Table of Contents
Background to the Conflict
The BBC (2014) has contributed towards the understanding of the origins of the Syrian dispute. Based on the BBC account, the Syrian conflict ensued when the government led by President Bashar al-Assad employed excessive force in suppressing pro-democracy demonstrations in March 2011. From that time, opposition supporters took arms for the purposes of self-defense. However, the opposition sought to expel government forces paving the way for the long-running conflict.
Threats to GCC
The influx of refugees from Syria into the larger GCC regions comes with serious threats to peace. Specifically, countries such as Jordan have to budget for the care of the refugees. In 2013, it was reported that Jordan set aside five hundred million US dollars to cater for refugees (Muslih, 2013). Besides being viewed as an economic burden, refugees are also seen as a concern that is likely to contribute towards exacerbating fuel and water shortages, unemployment and inflationary pressures within the region. Moreover, the problem of insecurity far outweighs such concerns. It is noted that in the current times, problems bordering on insecurity are aggravated by terrorist activities, which have risen considerably. Hence, countries from the region fear the likely consequences that refugees may pose. Countries such as Jordan stand to suffer from demographic imbalances owing to its history of hosting refugees from Palestine and Iraq.
In the past, the use of threats has been employed in a bid to control the crisis. However, as Landis (2012) argued, the use of sanctions and related threats has not helped much in solving the dispute. The Syrian crisis has also split GCC members on policy interventions. For instance, Jordan seems to be charting a different path since its position differs with that taken by the other six member countries from the region. Jordan, an ally of the US, insists on restraint and incremental measures as the right approach to solving the crisis. However, the other GCC countries have been pushing hard for an all-out assault on Syria.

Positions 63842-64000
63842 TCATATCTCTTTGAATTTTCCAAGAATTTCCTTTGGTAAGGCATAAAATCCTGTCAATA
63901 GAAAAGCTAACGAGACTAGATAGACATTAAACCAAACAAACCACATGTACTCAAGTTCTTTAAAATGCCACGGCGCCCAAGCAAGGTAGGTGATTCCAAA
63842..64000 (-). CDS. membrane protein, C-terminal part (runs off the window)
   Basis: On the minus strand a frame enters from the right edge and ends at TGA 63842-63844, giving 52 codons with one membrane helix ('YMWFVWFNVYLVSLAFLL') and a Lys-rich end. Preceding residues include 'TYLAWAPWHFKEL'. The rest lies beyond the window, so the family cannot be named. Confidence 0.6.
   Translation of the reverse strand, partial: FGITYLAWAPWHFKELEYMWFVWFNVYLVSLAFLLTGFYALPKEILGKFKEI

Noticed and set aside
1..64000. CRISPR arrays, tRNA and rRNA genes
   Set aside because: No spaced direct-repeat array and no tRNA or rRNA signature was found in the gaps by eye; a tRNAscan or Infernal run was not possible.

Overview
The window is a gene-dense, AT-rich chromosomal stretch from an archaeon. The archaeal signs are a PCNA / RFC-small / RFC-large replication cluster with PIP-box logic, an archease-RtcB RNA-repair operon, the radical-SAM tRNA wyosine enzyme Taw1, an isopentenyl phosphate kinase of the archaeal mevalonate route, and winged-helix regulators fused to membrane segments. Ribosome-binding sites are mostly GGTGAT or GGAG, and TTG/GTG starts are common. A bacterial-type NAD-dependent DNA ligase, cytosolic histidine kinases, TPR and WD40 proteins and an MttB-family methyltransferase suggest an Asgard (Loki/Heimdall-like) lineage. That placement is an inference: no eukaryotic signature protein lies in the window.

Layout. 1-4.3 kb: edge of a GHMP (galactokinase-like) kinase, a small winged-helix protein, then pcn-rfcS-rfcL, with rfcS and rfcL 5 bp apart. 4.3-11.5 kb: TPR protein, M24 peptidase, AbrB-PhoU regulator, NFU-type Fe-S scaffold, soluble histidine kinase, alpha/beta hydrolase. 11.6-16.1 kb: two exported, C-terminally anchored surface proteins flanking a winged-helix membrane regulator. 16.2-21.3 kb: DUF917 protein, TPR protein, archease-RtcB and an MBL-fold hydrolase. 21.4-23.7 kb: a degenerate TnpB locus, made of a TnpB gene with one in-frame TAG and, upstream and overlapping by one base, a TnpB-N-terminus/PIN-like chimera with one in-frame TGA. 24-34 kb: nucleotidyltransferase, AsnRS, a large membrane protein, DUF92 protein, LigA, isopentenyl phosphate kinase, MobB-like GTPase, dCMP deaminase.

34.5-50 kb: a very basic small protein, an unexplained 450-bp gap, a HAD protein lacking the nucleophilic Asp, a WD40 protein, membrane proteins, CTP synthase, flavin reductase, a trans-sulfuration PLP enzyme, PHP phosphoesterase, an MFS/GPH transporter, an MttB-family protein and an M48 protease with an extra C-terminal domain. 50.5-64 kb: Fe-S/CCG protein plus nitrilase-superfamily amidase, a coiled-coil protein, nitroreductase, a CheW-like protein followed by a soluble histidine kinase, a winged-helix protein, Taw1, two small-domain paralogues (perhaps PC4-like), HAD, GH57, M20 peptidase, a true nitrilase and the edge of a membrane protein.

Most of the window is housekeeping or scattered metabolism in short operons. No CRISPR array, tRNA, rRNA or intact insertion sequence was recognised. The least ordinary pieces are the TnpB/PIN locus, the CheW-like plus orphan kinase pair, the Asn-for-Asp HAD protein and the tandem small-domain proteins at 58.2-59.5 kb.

According to Hagel and Loeb (2014), adopting a corroborative policy approach is the key towards resolving the Syrian dispute. In particular, the authors refer to the suggestion by the US to kingdom of Saudi Arabia calling for unity in confronting the problem. In the views of the US, the Syrian problem is accentuated by Iran, which means there is a need for concerted efforts to contain the threat. The fact that Qatar supports the Muslim Brotherhood is a concern that other states, such as the United Arab Emirates, Saudi Arabia and Bahrain, find unacceptable. Hence, resolving such issues leading to adoption of a united approach would be critical, as supported by Ziadeh (2011).
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According to Elsayed-Ali (2013), the refugee problem gone beyond the control of GCC. Thus, finding a swift response to the crisis would be welcome. In handling the refugee problem, the GCC region should consider integrating the refugees into their countries. Such an option would defuse the tension associated with having foreigners among the concerned countries. In addition, the move would reduce the likelihood of the refugees fuelling insecurity within the region.
What is more important, the GCC members should broker a peace deal between the opposition and government. Through such an initiative, GCC members should look for a truce where the two protagonists’ interests are addressed. Concisely, finding a compromise would be critical. If GCC manages to find a middle ground for the warring parties, the refugee problem would be dealt with since refugees will have the option of returning to their respective areas of residence (Ziadeh, 2011).
Based on the paper, the Syrian crisis poses a major problem that must be addressed urgently. The dangers attributable to the problem cut across the social, political and economic spheres of life. Hence, the collaborative approach to brokering peace should be considered. In the meantime, the refugee problem should also be well thought out since it poses a security threat. In that regard, integration of the refugees should be explored. Similarly, applying sanctions to cut off major supplies might force the government to cooperate.
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